As Beijing unveils its gigantic new airport today, another spectacular Chinese marvel has thrown open its imperial doors closer to home.
Seated in the eye of the pyramid in Raffles’ Noble House, it becomes patently clear as the evening progresses that, just as China is currently winning the race for the world’s biggest and most spectacular airport (part of their US$39 billion Olympic Games refurbishment project), so too is the lofty Noble House streaks ahead of its Chinese culinary competitors.
Chef Peter Lau has been poached from previous Dubai favourite Zheng He’s, and staff at the Madinat Jumeirah must be kicking themselves black and blue at having lost this remarkable young talent with his revolutionary contemporary Chinese dining concept.
When he popped over to our table to introduce himself –not because we’re special but because, sacrilegiously, we were one of only three tables that night – I couldn’t resist asking if he uses monosodium glutamate in his cooking. Shaking his head, he pointed to the back of his jaw and declared that if food does contain MSG, you’ll get a sharp taste there – “just there, below your ear.” One of Chef Peter’s most valuable lessons is that food needs to taste smooth in this region of your mouth.
And boy, is this food smooth…and spicy, tangy, creamy, evocative and all together wonderful. Each and every taste bud came out to play and all reported back that they’d had an absolute ball. Legend has it that back in the day of the Zhou Dynasty, the emperor – I forget which one –demanded to be served not only the best of everything, but a conglomeration of several flavours within every meal, meaning many small dishes would have to be prepared to ensure he wouldn’t get full on one single flavour. Which is like this experience, only we would have had to fire one of our cooks as we started to fill up nicely after only the second course.
A small athletic man scurried to our table and, from behind his back, masterfully upended green tea from a pot with a spout the length of a snake, with the flourish of a Cirque du Soleil performer. Perfectly cylindrical baby bread roll dumplings served with hoi san sauce were followed by an amuse bouche of deep fried black squid. Usually not a fan of tentacled fish, I was immediately converted by this melting golden cone. Then came three different piping hot dumplings, the crystal black truffle dumpling with button mushrooms, snow peas and carrot, ever so slightly triumphing over the beluga caviar, shrimps and scallops offering by virtue of its redolent earthy aroma. Again I surprised myself by relishing the crunchy abalone dim sum that tasted neither like snail nor shoe leather.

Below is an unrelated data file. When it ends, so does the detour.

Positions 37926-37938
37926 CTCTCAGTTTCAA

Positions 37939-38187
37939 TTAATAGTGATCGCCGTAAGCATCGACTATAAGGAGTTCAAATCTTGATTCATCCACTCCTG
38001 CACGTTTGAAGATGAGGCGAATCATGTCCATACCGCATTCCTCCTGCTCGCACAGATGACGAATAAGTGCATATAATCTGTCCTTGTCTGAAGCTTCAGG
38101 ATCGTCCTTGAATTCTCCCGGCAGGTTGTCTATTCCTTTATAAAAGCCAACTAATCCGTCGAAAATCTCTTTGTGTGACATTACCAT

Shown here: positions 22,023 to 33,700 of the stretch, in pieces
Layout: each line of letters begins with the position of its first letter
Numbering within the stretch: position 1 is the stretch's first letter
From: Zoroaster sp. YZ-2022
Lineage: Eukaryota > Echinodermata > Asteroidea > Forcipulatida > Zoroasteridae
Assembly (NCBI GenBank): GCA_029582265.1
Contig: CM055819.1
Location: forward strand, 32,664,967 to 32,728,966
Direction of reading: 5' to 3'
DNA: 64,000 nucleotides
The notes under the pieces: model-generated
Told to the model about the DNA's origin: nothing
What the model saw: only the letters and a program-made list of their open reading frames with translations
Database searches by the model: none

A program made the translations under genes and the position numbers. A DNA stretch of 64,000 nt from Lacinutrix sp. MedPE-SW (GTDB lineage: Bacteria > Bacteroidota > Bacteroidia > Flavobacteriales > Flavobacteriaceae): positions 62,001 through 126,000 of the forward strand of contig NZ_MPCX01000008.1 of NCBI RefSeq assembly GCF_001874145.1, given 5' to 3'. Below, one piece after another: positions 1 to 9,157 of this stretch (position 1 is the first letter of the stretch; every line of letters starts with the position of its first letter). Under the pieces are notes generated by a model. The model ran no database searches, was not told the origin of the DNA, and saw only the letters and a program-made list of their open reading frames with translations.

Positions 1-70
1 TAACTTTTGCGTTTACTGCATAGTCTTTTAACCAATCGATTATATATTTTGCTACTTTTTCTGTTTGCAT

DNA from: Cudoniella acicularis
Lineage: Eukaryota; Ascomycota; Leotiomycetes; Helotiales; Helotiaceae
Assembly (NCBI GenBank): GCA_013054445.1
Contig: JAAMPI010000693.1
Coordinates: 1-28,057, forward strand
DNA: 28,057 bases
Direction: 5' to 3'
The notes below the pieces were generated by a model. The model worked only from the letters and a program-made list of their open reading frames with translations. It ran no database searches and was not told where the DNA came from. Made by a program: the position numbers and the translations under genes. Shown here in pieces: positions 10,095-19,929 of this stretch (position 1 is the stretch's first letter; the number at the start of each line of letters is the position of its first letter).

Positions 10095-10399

More heavenly parcels followed in the shape of a soft crêpe rolled with foie gras, mango, shredded duck and a gossamer strip of crispy duck skin. My partners two flavoured prawns, the chefs signature dish, were declared to be sensational: one came with a pink ginger mayonnaise and chopped papaya, the other with a sinus-clearing wasabi mayonnaise and a mango salsa, artfully garnished with dainty edible flowers and seaweed powder.
A Cantonese delicacy, my moral side said no to the sharks fin broth but, in the name of duty, and as a payback to Jaws, I sampled it. I can safely say that my partners hot and sour seafood broth with egg white foam and fresh longan (a bit like a lychee) was a more savoury affair on every level.
For mains, the velvety pan seared black pepper Wagyu lingered lovingly on our palettes like a refined full-bodied wine. The accompanying zucchini parcel may have looked like a little old lady’s tightly fitted hair net, but was a fresh and fragrant stir-fry of fungus, tofu and Chinese cabbage.
Waddling to the loo for a brief break before dessert, with its floor to ceiling mirrors and gilded chairs, had Liberace been Chinese, this would have been his bathroom. In the restaurant itself, high-backed chairs and grand round tables are interspersed with more intimate alcoves and lavish private dining rooms. Not only is the layout is innovative you’re also rewarded with one of the best views in Dubai.
Detecting its smoothness as the coconut milk and pandan leaf ice glides gently towards the back of your jaw, you’ll note wryly that you don’t have to be blue-blooded to appreciate this patrician feast, but you may wish you had the royal inheritance to fund a regular round of it.
The four-course set menu costs Dhs588, five-courses Dhs688 and six-courses Dhs888.